For sulfonated PEK types of the formula I it has been found that the proportion of the polybenzimidazole should preferably be selected depending on the degree of sulfonation of the sulfonated polyether ketone according to formula III below:

percent by weight of polybenzimidazole =9.4×−12.4±(9.4 ×−12.4)×0.5  (III).

x here is the ion-exchange capacity of the sulfonated polyether ketone in meq (—SO3H)/g of polymer.

The molecular weight of the polymers used in the novel compositions must be sufficient to allow polymer solutions to form from which moldings, preferably membranes, can be constructed.

The sulfonated polyether ketones preferably have molar masses (number-average) in the range from 45,000 to 70,000 g/mol, determined by gel permeation chromatography in NMP using salts with polystyrene calibration.

The polybenzimidazoles preferably have an intrinsic viscosity in the range from 0.8 to 1.2, measured at 25° C.

The novel compositions are particularly suitable for producing membranes with excellent performance characteristics.

The invention also provides membranes comprising the compositions defined above.

The novel membranes usually have a thickness of at least 5 μm, preferably more than 10 μm, particularly preferably from 10 to 100 μm. For applications in the fuel cell the thickness of the membranes is generally at least 30 μm, and for applications as a dielectric in capacitors the thickness of the membranes is generally at least 5 μm.

It is preferable to use polymer solutions with different viscosities, depending on the desired thickness of the membrane. For membranes of thickness of from 5 to 50 μm it is preferable to use polymer solutions with a viscosity of from 500 to 2000 mPas (measured at 80° C. on a solution of the polymers in the relevant solvent). For membranes of from 10 to 100 μm thickness it is preferable to use polymer solutions with a viscosity of from 1500 to 5000 mPas (measured at 80° C. on a solution of the polymers in the relevant solvent).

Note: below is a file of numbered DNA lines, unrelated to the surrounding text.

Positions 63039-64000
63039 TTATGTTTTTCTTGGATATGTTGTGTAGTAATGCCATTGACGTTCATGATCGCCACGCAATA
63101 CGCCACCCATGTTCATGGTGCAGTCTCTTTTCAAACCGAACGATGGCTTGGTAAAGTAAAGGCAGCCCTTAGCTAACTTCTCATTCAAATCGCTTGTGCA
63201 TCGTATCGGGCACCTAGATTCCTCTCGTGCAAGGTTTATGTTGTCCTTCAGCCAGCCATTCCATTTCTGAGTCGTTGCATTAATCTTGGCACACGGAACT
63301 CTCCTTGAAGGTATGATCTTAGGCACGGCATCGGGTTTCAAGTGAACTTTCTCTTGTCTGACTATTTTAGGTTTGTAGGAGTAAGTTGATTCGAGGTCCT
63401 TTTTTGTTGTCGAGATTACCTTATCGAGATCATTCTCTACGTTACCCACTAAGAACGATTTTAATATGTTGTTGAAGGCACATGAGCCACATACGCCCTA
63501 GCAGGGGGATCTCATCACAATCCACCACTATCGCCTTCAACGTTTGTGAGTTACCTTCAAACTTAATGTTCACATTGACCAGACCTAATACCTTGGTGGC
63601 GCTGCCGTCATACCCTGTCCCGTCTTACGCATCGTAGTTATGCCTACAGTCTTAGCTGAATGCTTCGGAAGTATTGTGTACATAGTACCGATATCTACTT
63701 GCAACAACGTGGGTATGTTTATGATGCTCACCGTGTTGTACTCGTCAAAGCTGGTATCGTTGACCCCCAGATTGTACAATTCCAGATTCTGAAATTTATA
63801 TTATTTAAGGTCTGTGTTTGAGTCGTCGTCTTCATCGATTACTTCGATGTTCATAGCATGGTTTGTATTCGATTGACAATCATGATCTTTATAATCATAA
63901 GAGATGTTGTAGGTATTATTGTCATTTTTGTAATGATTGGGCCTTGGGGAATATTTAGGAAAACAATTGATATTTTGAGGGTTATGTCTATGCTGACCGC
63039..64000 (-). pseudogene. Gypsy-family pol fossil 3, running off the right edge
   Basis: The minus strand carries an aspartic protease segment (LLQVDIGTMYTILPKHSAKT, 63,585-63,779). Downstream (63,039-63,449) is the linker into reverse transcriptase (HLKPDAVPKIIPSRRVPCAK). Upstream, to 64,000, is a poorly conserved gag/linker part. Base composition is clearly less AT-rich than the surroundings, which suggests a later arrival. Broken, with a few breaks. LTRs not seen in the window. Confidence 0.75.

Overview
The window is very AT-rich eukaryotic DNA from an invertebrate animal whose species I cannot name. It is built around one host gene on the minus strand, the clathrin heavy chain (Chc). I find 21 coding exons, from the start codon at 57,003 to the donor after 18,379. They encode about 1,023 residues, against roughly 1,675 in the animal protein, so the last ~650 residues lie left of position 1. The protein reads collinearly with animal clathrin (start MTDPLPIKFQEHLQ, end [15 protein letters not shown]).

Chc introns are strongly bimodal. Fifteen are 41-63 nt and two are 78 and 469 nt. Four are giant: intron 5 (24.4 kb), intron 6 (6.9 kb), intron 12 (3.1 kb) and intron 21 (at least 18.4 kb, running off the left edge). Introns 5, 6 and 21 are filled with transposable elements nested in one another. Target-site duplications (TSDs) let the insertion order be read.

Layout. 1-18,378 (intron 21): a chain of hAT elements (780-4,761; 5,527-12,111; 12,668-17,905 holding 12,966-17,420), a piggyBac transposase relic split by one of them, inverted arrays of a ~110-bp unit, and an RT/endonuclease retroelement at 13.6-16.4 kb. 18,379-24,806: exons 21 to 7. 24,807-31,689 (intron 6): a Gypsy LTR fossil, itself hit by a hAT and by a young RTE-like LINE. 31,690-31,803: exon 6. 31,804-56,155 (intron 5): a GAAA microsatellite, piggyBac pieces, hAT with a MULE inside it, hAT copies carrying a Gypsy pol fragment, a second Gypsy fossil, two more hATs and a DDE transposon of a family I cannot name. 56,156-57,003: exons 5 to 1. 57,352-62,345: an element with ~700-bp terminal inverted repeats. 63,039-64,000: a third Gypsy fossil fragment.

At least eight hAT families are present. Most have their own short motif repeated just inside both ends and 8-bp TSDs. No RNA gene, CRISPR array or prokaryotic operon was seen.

The resultant membranes were tested mainly with respect to their mechanical stability in the dry state and in the wet state, their proton conductivity and their performance in the fuel cell.

It has been found that the novel membranes feature excellent electrical properties. These include an ion conductivity of not less than 50 mS/cm (measured in contact with liquid water at room temperature with the aid of 4-pole impedance spectroscopy at a phase angle |Θ|<1°).

Proton conductivity in the range from 120 to 200 mS/cm at 80° C. (measured by impedance spectroscopy using the 4-pole method in pure water) has been found, together with excellent mechanical properties. The novel membranes feature excellent mechanical properties. These include a modulus of elasticity of at least 600 MPa in the dry state at 23° C. and 50% relative humidity, a modulus of elasticity of at least 90 MPa in water at 60° C., a modulus of elasticity of at least 50 MPa in water at 80° C. and an ultimate elongation of more than 200%. The moduli of elasticity here were in each case determined as a gradient of the tangent at 1.2 MPa.

It has been found, therefore, that there is an increase in mechanical stability. For example, the modulus of elasticity determined in water (gradient of the tangent at 1.2 MPa) rises to a value of 350 N/mm2 at 80° C. In contrast to this, the modulus of elasticity determined for pure materials was only from 4 to 5 N/mm2. It is highly surprising that results of this type have not been found with mixtures using PES and PEEK (IEC 1.54 mmol/g of polymer).

The novel membranes also feature excellent resistance to boiling water. For example, it has been found that novel membranes based on sulfonated PEK remain mechanically stable after 72 hours of treatment in boiling water at 100° C.

The novel membrane preferably has a residual content of solvent of less than 0.5% by weight. It has been found that membranes made from sulfonated PEEK with an IEC of at least 1.5 meq (—SO3H)/g of polymer (based on Victrex 450 PF) are stable for only from about 2 to 3 hours in boiling water. Surprisingly, membranes made from sulfonated polyether ketones, e.g. based on Victrex PEK and having a comparable IEC, are stable for more than 50 h in boiling water. The invention therefore also provides a polyether ketone of PEK type which has an ion-exchange capacity of from 1.3 to 4.0 meq (—SO3H)/g of polymer, and also a membrane produced therefrom.